Last Updated Jun 15, 2011 4:52 PM EDT
Here they are:
Technique #1: Texting
Texting allows you to have online conversations much more quickly and easily even than e-mail. It offers some of the immediacy of a telephone call, but without the necessity to completely interrupt what you're doing and take the call. Even so, the immediacy and interactivity of texting makes it peculiarly dangerous to your career.
Unlike a phone conversation, texting leaves a record of what was communicated. That's true of voice mail and email, too, but in those cases, there's some pause during the interchange, thus creating an automatic cooling-off period. Not so with texting, where a heated discussion can easily spiral out of control -- and remain part of the permanent record.
Technique #2: Remote Access
With a smartphone, you can get work done anywhere and are therefore "available" to your boss and colleagues. That wasn't really true with a regular cell phone, because there were always times when it wasn't possible to speak out loud. Smartphones, on the other hand, support email and texting, and can even be used to create documents.
The problem here is that many people find it difficult to disconnect long enough to relax. Vacations and down time were already endangered behaviors before the advent of smartphone. Today, there's a real danger that you'll forget to take the time to recharge your batteries (and I don't mean the one in your iPhone and iPad). As a result, you can end up burnt out and testy when you need to be your best.
Technique #3: Last Minute Preparation
Constant connectivity makes it possible for business people to quickly review material right before an important meeting. That sounds like a real time saver, but in fact it often results in poor performance, because it takes your focus away from your primary task, which is managing your emotions.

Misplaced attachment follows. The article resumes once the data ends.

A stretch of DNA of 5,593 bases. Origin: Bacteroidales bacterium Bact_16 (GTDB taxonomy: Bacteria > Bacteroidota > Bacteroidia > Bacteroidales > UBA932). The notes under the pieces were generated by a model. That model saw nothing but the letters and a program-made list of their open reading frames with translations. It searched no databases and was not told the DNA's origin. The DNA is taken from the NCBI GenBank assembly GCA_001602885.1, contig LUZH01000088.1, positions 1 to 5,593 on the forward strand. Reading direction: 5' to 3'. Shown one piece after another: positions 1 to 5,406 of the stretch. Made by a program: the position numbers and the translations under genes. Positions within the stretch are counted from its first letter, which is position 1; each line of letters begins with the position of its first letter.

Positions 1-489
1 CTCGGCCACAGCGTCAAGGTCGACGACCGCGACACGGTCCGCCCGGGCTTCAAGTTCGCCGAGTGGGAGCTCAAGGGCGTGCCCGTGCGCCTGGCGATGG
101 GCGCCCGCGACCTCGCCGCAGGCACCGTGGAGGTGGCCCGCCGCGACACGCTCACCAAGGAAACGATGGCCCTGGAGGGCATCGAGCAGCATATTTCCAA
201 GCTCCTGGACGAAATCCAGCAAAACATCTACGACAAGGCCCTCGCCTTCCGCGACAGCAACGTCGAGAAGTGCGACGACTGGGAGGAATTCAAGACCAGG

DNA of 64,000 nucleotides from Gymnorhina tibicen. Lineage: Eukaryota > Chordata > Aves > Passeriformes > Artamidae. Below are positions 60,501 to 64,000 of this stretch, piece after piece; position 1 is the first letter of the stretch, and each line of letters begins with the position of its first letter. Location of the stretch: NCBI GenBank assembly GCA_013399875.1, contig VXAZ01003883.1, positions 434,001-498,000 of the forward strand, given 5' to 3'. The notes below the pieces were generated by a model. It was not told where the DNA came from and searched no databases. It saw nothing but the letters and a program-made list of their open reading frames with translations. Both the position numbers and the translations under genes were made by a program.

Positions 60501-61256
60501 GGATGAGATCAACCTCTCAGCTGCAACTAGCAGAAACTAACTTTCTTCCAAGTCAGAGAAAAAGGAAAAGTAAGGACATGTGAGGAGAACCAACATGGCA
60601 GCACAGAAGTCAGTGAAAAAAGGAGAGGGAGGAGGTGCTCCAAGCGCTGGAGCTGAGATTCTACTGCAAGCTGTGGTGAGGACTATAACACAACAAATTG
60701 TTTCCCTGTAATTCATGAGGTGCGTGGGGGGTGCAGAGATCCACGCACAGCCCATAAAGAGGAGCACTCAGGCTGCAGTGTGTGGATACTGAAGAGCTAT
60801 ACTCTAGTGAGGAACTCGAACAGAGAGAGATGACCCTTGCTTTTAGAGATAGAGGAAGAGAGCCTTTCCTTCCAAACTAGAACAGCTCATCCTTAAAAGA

When I was in college, I remember walking into a classroom right before an exam and seeing half the class desperately paging through their textbooks. They looked harried and frightened and were, in fact, retaining nothing, but simply working themselves up into a tizzy.
By contrast, I not only didn't prepare the day of the exam, I never even prepared the night before. I figured that, if I don't know the material, a late night study session will only make me groggy. Instead, I always made it a point to get my studying done the week before. As a result, I walked into exams calm and collected.
I can't tell you how many times I've seen businessfolk make the exact same mistake as those mediocre students. They fret and fuss before a big meeting, check out websites, review their materials, do some emails, try to find out more information... and then they walk into the meeting frazzled.
Then they wonder why the meeting didn't go so well.
I'm not saying that you shouldn't use these tools, or that the techniques can't save you time. However, I AM saying that you should ALWAYS look at new technology and techniques with a slightly jaundiced eye. Ask yourself: will this REALLY serve my long term goals? Or am I choosing to value tactical convenience rather than the strategic development of my career?
READERS: Any other techniques I should have included?